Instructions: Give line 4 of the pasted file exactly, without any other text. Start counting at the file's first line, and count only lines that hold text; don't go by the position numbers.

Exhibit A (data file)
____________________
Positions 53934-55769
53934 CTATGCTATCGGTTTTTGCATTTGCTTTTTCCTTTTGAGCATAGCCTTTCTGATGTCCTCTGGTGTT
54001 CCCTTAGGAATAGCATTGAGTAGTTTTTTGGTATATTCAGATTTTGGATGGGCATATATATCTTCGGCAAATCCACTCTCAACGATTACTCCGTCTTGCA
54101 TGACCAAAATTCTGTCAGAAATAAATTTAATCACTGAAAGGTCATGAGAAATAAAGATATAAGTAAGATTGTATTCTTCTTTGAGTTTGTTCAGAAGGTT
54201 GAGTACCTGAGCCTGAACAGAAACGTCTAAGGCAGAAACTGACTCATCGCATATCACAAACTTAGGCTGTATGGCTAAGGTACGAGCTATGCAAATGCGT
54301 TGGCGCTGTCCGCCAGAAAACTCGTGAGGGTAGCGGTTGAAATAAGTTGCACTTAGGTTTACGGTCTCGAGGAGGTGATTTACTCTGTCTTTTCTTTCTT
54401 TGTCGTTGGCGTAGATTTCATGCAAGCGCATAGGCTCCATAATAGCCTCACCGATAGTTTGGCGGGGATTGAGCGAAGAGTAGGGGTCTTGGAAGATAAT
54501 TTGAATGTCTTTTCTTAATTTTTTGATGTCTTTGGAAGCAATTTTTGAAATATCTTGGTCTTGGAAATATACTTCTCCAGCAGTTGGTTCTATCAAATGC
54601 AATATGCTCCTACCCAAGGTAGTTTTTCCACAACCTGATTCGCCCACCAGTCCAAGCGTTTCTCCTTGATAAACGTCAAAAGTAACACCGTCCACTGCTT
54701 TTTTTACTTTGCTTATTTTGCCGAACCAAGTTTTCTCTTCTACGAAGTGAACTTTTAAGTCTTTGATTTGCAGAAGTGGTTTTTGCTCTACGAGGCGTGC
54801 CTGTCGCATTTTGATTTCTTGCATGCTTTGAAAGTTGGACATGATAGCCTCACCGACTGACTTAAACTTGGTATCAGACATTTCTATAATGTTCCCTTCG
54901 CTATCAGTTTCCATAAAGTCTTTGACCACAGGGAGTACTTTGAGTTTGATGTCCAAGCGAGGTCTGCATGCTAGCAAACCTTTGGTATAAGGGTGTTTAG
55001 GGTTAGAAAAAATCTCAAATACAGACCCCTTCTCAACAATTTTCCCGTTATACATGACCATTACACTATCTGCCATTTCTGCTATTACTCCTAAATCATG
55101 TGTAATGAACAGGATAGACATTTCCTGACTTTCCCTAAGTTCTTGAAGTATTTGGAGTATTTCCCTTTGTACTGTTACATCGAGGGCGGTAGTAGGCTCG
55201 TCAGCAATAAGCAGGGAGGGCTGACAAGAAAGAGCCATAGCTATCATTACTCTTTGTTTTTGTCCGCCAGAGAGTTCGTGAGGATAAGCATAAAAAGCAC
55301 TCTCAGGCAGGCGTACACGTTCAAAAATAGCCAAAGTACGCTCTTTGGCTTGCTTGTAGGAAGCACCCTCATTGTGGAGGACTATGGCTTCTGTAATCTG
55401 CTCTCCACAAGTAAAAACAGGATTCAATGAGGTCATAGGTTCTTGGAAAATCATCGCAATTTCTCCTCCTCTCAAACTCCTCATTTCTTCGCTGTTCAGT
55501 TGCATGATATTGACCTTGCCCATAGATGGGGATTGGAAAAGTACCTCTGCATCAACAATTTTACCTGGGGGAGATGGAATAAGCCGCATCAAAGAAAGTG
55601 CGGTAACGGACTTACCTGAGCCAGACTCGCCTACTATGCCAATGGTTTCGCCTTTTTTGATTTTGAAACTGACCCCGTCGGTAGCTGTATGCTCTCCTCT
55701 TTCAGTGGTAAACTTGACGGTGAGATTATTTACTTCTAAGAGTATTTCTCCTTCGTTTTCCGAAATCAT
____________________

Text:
54101 TGACCAAAATTCTGTCAGAAATAAATTTAATCACTGAAAGGTCATGAGAAATAAAGATATAAGTAAGATTGTATTCTTCTTTGAGTTTGTTCAGAAGGTT